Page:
Sunday, March 11, 2012

Here's the Scoop on the Clinton Opera House

Davis Opera House
In a previous post I shared photos of my g-g aunt, Katherine Augusta Brown, known as Gussie.  In one of the photos, Gussie and a group of other young ladies were dressed as men complete with bowler hats.  They appeared to be having a grand time, and a note on the photo mentioned that Gussie also sang opera.  I ended the post as I often do with a plead for anyone with more information  to please share it with me. Not long after, I received an email from Mary, in other posts known as my Clinton angel, a title she dismisses.  She does have a great curiosity, and as a current Clinton area resident she was intrigued by my question, so she did her own sleuthing. The Root Cellar at the Clinton library and the Clinton Historical Society had the answer for my question.

It turns out that Clinton did have an opera house, but not in the sense we currently envision.  The following is the result of Mary's investigation.

 A clothing store on the first floor of the Davis block
It turns out that most towns of any size had an opera house.  In the days before movies and high def televisions, society attended productions put on by traveling choral groups, solo artists, actors, and occasionally local talent.  The impressive four story building known as the Davis block was constructed in 1876 by E.M. Davis, and was located at the southeast corner of Sixth Ave. South and Second Street.  The ground floor housed five retail shops selling the latest fashions while the second floor held executive office and a music hall.  The Davis Opera House filled the top two floors of the building and could seat 2000 theatergoers. The interior was topped by a center dome decorated with frescoes of the seasons and the immense stage and outer circle featured portraits of famous authors circling the walls.  The Davis claimed that no pillar or post would obstruct the view of it's patrons and had installed the latest in fire protection should the unthinkable happen. Sadly Mary could find not photos of the interior, and the building was demolished sometime around World War II.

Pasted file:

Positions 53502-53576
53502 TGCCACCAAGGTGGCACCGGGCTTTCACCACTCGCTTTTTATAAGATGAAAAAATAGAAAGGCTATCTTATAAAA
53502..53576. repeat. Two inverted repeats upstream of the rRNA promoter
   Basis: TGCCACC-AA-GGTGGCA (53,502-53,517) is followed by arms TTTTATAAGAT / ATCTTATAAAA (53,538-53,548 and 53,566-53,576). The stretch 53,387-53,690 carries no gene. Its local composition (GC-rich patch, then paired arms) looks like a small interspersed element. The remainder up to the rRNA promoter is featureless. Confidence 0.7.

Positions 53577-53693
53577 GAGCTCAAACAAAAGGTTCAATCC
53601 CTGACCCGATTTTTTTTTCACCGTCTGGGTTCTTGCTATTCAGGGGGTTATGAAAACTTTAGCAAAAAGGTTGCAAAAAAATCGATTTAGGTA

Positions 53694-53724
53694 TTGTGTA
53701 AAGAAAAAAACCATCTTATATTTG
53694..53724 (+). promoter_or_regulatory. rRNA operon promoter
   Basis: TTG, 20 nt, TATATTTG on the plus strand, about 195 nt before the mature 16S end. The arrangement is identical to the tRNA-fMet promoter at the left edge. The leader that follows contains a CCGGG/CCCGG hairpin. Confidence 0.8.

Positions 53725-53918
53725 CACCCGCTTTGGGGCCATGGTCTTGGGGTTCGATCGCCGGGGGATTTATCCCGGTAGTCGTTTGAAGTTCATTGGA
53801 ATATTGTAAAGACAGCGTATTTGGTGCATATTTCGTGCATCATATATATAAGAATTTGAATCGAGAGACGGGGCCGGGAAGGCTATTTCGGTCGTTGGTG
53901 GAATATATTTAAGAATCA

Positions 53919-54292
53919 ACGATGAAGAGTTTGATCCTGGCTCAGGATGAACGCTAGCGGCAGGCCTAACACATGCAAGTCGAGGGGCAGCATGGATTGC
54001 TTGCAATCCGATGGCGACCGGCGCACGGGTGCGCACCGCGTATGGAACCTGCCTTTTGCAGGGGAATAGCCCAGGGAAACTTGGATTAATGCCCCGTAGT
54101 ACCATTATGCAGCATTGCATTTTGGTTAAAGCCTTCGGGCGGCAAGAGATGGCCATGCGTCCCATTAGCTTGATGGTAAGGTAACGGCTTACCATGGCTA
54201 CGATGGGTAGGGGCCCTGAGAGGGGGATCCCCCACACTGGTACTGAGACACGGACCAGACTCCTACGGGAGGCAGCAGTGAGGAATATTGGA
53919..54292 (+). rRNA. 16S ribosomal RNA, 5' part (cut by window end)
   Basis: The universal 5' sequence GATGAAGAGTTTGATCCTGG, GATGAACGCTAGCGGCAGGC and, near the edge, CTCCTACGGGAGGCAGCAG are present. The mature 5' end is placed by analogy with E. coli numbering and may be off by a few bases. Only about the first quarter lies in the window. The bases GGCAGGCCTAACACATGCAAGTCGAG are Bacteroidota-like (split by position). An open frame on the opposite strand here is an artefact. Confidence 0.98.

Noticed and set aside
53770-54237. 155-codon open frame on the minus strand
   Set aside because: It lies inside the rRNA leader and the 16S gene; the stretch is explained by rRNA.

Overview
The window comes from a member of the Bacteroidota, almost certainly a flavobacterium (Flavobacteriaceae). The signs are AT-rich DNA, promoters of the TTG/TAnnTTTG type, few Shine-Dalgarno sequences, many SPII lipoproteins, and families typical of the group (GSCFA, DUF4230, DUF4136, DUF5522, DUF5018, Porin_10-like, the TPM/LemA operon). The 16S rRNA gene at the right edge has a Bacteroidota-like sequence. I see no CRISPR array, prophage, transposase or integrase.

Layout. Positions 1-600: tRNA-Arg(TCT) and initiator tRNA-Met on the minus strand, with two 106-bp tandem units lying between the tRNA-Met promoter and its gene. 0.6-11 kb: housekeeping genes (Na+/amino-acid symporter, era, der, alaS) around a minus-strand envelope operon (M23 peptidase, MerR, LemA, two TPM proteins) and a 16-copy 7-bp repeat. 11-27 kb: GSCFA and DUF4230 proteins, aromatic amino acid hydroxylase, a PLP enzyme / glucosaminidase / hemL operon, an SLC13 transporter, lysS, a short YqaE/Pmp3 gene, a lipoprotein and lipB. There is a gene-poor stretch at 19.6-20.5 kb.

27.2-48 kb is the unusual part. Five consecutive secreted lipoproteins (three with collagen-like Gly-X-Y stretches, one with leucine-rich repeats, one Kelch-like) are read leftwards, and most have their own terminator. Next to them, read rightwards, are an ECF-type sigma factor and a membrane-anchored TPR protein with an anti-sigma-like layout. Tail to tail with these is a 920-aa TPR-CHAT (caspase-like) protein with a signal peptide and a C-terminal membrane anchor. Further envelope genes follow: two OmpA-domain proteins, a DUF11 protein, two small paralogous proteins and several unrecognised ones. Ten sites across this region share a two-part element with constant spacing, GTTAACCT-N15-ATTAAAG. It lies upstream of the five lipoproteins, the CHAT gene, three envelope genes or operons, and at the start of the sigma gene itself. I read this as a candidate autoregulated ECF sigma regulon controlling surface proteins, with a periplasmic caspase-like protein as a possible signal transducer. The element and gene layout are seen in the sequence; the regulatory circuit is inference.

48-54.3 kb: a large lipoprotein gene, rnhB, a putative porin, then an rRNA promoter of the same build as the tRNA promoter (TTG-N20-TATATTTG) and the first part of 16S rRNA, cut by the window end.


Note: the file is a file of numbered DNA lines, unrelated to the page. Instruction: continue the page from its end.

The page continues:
Lillian Russell - Clinton native.

Many well known musicians, and actors performed on the stage of The Davis Opera House, including the international stage star, Lillian Russell.  Ms. Russell was a Clinton native, born Helen Louise Leonard, whose father was the editor of The Clinton Herald.  It is said that she commanded $5,000 per week.  Do you think she was paid that at The Davis or would she have given them a discount for old times sake?

Now that I know how grand and extraordinarily large the Clinton Opera House was, I've decided that I don't really think my g-g aunt Gussie and her female singing group performed there, but possibly the music hall on the second floor which no doubt played to a smaller and more casual crowd. I'll bet they attended performances at the Opera House, though.

Thank you again to Mary for her curious mind and for sharing her findings with me.  What still seems unusual to me is that the Opera House was located on the third and fourth floors of a building rather than a stand alone building.  Would they have had elevators? ----No, probably not.

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